The CCHS is a cross-sectional national health survey conducted by Statistics Canada [13–15] that collects information related to the health status, health care utilization, and health determinants for the Canadian population. It includes a sample of about 130,000 respondents and is designed to provide reliable estimates at the local health region level.
Prior to 2007, data collection occurred every two years for a 12-month period. After major changes to the survey design in 2007, data collection now occurs on an ongoing (monthly) basis with annual releases. Data are available for 2000/2001, 2003, 2005, 2007, 2008, and 2009.
The CCHS produces an annual microdata file and a file combining two years of data. The survey years can also be combined to examine subpopulations of rare characteristics. Respondents to the survey were asked if they have any of 26 to 30 chronic conditions, including diabetes. The survey includes respondents aged 12 years and older. The survey does not include people who live in institutions or in remote areas. The household-level response rate in 2005 was 84.9%, and the person-level response rate was 92.5% .
HUI3 is a multi-attribute utility measure that defines health states according to eight attributes (vision, hearing, speech, ambulation, dexterity, emotion, cognition, and pain), with five or six levels ranging from normal to severely limited functioning for each. Single attribute utility scores range from 0.0 (lowest level of functioning) to 1.0 (full functional capacity) [16, 17]. The eight attributes are combined into a single score using the multi-attribute utility function:
where u is HUI3 and is a single attribute utility score.
The overall scores on the HUI3 range from −0.36 (the worst possible HUI3 health state) through 0.0 (death) to 1.0 (perfect health). From a societal perspective, some health states are considered worse than dead, and consequently are assigned negative scores. Differences of 0.03 or more in overall HUI3 scores and 0.05 or more in single-attribute utility scores are considered to be clinically important .
Sex- and age-specific HUI3 averages were estimated from a combined CCHS data file for all respondents and separately for persons with and without diabetes. The bootstrap methodology  recommended by Statistics Canada was used to calculate the variance estimate. Both the point estimates and variance estimations were calculated using the BOOTVAR_V31 macro . The HUI3 data for the three youngest age groups (<1, 1–4, and 5–9 years) were not available. A value of 0.999 was used for those age groups on the presumption that not everyone in those age groups had perfect health. To assess the robustness of the assigned HUI3 weight of 0.999, two other HUI3 values, 0.90 and 1.00, were also used in a sensitivity analysis to examine the effect on the HALE calculations.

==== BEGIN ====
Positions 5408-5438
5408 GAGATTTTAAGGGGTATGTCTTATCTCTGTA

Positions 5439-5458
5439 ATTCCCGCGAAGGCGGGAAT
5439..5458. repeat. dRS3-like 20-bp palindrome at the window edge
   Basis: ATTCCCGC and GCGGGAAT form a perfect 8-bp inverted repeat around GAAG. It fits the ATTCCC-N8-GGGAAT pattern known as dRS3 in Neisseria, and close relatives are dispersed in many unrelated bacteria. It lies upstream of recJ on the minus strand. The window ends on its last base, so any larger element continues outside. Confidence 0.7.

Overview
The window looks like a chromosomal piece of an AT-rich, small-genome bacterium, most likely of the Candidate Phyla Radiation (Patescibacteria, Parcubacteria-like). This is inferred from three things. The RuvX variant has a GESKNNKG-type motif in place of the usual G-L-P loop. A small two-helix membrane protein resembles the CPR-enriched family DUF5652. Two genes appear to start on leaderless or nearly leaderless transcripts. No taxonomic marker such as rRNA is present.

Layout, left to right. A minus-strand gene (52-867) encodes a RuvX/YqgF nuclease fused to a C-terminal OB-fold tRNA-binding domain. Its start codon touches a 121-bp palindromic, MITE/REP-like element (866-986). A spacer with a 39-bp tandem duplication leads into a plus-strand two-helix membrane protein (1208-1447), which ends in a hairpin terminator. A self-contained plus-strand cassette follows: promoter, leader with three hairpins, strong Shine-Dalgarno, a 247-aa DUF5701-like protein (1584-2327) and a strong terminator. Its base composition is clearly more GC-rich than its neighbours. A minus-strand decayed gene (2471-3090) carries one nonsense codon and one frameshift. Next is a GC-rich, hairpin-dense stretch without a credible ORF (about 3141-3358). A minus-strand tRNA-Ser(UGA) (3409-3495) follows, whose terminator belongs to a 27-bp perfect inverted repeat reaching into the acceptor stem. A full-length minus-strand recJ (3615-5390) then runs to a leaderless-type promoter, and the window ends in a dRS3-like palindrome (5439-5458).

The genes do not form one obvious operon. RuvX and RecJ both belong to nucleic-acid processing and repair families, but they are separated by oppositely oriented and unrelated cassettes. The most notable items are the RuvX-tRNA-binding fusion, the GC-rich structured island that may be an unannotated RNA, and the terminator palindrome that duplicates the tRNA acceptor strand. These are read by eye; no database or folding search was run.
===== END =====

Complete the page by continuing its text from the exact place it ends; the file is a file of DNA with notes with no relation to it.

Survey sample sizes
All three cycles of the CCHS (cycle 1.1 share file, cycle 2.1 subsample, and cycle 3.1 subsample) were combined by the pooled method to increase the sample size and to decrease variation in the estimates . The sample size for the combined file, which included people 12 years or older and covered the 2000–2005 period, was 200,809 (190,271 without diabetes; 10,538 with diabetes).
Mortality data for Quebec and Nunavut were unavailable from the CCDSS, and Health Utilities Index data from the Northwest Territories and Nunavut were unavailable from the 2000/2001 CCHS (cycle 1.1) survey file. Therefore, these jurisdictions were excluded from the analyses.
The Chiang method  was used to generate period (2004–2006) life tables by disease-specific/disease-deleted populations and sex using 19 standard age groups (<1, 1–4, 5–9, …, 80–84, 85+ years). The Gompertz function was used to provide an accurate estimate of LE for the last open-ended 85+ age interval in order to close the life table. This method was described by Hsieh . The modified Sullivan method  was applied for the HALE calculation. According to this method the “life-years lived” was adjusted by the HUI3.